June 28, 2023
In Vitro Diagnostics (IVDs) are an essential part of healthcare, helping clinicians screen, diagnose, monitor, and treat various conditions. The In Vitro Diagnostic Regulation (IVDR) aims to improve the quality, safety, efficacy, and performance of IVD devices by increasing the requirements for their evaluation, regulation, and surveillance, thus significantly impacting clinical trials1-7.
The IVDR, introduced by the European Union (EU), came into effect in May 26, 2022 and replaced the previously established In Vitro Diagnostic Directive (IVDD)1,3. With increased regulatory oversight, the IVDR encompasses more stringent requirements for the designation of Notified Bodies (NBs) and monitoring by the national competent authorities and the Commission1–5. Thus, IVDR reduces the risks of discrepancies in interpretation across the EU market and enables timely detection of safety issues via post-market traceability and transparency. Unlike the IVDD, the IVDR places greater emphasis on product-life cycle management and continuous product evaluation. Manufacturers are obligated to demonstrate the implementation of an effective quality management system (QMS)5.
Successful IVD development requires a knowledgeable team. At CellCarta, we have the expertise to navigate the process of IVD development and provide quality and regulatory solutions for IVDR challenges.
Within a clinical trial, all assays with a medical purpose are considered an IVD and are subject to IVDR3. More particularly, clinical trial assays used for medical management decisions of European subjects within the trial, involving patient selection, treatment allocation, and safety monitoring fall under IVD regulation (Figure 1). Thus, it is crucial to have a comprehensive understanding of the legislative requirements, and the devices affected, prior to initiating clinical trials. In-depth IVDR expertise minimizes the need for remediation following initial submission for performance evaluation and reduces the risk of commercial product withdrawal.
Figure 1. Processes determining which clinical assays are deemed IVDs and thus subject to IVDR. Exploratory assays for which correlation with clinical parameters is investigated retrospectively without having an impact on patients’ treatment are not subject to IVDR.
The shift from IVDD to IVDR brings about increased scrutiny of the performance evaluation plan concerning scientific validity, analytical performance, and clinical performance data5. The IVDR requires generation of clinical evidence to demonstrate conformity for all IVD devices, including those that were previously exempted under the IVDD3-5. As follows, clinical trial assays will need to provide more detailed and robust data on the performance of IVDs, including sensitivity, specificity, and predictive values2,4.
Additionally, IVDR introduces a new classification system for IVD devices, which considers the risks associated with the use of the device5. Some IVD devices previously classified as low-risk may now be classified as medium or high-risk and will require more extensive clinical trial data to obtain regulatory approval1,2,3,5.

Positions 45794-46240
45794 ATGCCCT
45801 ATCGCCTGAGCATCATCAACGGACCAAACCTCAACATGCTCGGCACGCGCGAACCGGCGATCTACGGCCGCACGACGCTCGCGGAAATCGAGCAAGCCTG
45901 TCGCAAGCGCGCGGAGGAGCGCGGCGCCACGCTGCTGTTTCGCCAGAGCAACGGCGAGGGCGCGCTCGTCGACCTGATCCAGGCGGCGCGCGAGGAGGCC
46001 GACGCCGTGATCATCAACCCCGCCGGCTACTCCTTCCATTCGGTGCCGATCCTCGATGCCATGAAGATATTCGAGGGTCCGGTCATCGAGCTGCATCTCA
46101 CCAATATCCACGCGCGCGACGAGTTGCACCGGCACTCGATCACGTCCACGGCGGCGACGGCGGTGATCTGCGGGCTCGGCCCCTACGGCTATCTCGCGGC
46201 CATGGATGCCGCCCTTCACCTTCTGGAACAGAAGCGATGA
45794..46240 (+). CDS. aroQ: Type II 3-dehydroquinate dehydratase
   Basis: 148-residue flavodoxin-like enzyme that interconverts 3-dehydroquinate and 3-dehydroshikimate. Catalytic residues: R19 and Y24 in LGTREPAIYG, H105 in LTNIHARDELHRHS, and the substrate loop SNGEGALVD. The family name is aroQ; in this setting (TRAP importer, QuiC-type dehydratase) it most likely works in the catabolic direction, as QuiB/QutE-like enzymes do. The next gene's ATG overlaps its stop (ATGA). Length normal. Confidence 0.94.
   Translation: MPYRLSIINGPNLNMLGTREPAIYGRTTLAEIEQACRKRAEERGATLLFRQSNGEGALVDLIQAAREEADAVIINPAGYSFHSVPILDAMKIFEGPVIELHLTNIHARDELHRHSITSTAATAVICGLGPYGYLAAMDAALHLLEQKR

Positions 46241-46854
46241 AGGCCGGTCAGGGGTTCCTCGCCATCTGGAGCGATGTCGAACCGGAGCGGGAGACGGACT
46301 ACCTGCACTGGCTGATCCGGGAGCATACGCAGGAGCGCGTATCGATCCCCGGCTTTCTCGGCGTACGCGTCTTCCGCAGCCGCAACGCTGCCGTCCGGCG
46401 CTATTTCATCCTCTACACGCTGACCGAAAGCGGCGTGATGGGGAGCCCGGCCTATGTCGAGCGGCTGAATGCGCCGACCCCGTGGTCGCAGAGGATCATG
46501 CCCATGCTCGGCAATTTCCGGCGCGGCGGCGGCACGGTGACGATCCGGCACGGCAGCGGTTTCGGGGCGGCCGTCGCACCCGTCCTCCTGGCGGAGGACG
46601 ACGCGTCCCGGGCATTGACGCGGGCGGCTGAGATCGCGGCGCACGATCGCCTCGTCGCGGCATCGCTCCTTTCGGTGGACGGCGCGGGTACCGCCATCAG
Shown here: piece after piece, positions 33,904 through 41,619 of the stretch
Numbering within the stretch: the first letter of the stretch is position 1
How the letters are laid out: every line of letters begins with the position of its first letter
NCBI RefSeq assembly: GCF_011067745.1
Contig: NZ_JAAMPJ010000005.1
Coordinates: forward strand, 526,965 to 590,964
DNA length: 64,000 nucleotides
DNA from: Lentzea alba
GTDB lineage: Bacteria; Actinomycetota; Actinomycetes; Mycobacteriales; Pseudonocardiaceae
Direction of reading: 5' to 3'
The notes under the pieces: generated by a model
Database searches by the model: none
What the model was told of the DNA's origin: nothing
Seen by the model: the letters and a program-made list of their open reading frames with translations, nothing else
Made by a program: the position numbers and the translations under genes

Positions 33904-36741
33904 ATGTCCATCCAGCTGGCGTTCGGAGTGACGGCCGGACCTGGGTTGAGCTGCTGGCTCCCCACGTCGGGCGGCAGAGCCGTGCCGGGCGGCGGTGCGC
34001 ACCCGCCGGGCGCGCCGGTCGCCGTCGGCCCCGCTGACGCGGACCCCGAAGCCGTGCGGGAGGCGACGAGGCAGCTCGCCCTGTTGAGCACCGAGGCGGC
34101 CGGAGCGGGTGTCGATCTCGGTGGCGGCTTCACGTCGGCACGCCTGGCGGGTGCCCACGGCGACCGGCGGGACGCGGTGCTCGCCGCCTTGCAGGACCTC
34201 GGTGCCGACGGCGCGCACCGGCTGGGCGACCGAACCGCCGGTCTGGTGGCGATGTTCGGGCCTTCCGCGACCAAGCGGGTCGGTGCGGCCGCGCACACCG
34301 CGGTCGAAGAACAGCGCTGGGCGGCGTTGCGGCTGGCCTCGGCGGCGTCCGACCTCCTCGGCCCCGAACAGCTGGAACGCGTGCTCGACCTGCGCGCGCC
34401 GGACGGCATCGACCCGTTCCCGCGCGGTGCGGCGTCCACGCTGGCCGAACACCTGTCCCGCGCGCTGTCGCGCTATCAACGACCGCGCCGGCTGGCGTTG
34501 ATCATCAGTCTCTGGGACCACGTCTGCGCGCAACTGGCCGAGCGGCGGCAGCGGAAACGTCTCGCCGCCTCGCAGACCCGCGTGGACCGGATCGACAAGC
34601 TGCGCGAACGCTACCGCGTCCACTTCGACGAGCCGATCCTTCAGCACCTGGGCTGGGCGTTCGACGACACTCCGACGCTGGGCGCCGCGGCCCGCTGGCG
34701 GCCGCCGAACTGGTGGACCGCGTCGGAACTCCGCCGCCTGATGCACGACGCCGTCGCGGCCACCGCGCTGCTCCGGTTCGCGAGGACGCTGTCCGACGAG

The European Database on Medical Devices (EUDAMED) is a key aspect of rules established for IVDs under IVDR and is intended to improve transparency, traceability, and coordination among regulatory authorities and economic operations within the EU7. It enables efficient monitoring of devices throughout their lifecycle, enhances post-market surveillance, and strengthens patient safety.
Companion diagnostic (CDx) devices are a specific category of In Vitro Diagnostics that provide essential information for the safe and effective use of corresponding therapeutic products. CDx devices are categorized as Class C, representing a significant level of inherent risk6. At CellCarta, we specialize in providing comprehensive expertise in assay development and validation, guiding you through the transition of your assay from investigational clinical trial assay to a fully compliant IVD CDx.
CellCarta’s team of quality, regulatory and assay development experts understand the challenges of IVD CDx development and work with you to implement effective strategies.
Contact us for guidance through the complex IVDR landscape and to receive personalized support for your clinical trial projects.
About the author:
Sarah Berwouts is a Director Quality at the CellCarta Antwerp site, leading the ISO 13485 implementation for the development of Histopathology and Genomics assays. Sarah has over 20 years of professional experience, including 8 years in medical laboratory quality systems, and coordination of the European proficiency testing scheme for cystic fibrosis. She has an 8 additional years of expertise in the development and manufacturing of IVDs at Multiplicom and Agilent Technologies, in different roles in R&D and Quality. Sarah has contributed to the implementation, maintenance, and harmonization of quality management systems under ISO 13485, ISO 15189, and ISO 17025. She studied Biomedical Sciences and received her PhD in quality improvement in medical laboratories.
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